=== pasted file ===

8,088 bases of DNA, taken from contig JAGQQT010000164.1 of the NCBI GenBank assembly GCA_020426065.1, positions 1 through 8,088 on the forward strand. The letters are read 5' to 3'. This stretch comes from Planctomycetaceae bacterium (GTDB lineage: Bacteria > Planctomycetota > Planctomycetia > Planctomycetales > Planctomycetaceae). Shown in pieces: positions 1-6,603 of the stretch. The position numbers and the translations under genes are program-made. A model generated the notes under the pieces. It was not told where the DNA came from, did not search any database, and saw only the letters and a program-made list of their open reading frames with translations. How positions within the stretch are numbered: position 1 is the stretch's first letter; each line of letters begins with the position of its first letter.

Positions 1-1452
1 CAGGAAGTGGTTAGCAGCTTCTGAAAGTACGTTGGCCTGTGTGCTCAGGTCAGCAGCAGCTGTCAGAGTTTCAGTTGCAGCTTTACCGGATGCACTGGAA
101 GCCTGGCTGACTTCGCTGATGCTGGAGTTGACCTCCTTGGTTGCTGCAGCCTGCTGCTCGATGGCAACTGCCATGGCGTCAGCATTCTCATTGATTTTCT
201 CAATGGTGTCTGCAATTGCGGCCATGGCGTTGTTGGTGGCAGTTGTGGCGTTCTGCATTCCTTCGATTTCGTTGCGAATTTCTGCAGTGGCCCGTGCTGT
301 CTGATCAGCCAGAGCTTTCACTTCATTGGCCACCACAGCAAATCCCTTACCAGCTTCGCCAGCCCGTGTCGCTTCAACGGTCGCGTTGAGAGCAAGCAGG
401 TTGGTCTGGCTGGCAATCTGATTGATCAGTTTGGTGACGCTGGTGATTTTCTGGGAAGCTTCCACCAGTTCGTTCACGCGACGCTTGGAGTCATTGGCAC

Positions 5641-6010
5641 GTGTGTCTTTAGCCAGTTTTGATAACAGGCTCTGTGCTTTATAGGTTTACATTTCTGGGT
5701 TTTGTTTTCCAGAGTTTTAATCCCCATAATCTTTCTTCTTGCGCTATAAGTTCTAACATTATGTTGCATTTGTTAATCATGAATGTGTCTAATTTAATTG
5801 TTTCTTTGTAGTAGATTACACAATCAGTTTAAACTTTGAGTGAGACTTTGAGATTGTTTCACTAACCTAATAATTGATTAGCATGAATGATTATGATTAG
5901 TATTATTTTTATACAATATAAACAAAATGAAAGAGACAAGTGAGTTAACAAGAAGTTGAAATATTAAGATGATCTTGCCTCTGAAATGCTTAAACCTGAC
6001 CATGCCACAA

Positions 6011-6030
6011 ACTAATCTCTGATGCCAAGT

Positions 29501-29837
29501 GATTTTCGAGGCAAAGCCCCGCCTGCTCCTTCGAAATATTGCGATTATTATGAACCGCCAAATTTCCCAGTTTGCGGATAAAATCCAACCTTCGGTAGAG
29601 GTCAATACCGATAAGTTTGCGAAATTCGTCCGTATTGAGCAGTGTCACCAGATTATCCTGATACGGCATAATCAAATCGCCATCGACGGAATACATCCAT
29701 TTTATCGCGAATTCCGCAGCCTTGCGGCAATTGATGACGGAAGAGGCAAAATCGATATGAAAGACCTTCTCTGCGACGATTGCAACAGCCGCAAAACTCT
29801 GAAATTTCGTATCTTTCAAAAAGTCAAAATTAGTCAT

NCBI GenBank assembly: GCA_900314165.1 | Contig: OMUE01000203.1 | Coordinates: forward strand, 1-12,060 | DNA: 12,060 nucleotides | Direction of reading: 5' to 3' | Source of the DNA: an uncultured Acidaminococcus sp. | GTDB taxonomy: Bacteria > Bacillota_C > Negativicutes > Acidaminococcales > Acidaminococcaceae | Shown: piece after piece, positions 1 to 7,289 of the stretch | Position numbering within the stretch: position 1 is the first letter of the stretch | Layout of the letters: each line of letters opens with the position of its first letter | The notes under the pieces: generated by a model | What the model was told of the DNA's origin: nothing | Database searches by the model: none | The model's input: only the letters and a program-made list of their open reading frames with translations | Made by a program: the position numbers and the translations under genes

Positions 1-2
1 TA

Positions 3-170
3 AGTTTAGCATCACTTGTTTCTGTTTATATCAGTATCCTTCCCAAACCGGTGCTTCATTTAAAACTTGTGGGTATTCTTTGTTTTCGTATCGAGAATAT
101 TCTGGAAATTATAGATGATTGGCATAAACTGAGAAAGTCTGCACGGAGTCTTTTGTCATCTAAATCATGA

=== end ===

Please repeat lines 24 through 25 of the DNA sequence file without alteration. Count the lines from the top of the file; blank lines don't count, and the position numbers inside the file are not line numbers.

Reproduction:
Positions 3-170
3 AGTTTAGCATCACTTGTTTCTGTTTATATCAGTATCCTTCCCAAACCGGTGCTTCATTTAAAACTTGTGGGTATTCTTTGTTTTCGTATCGAGAATAT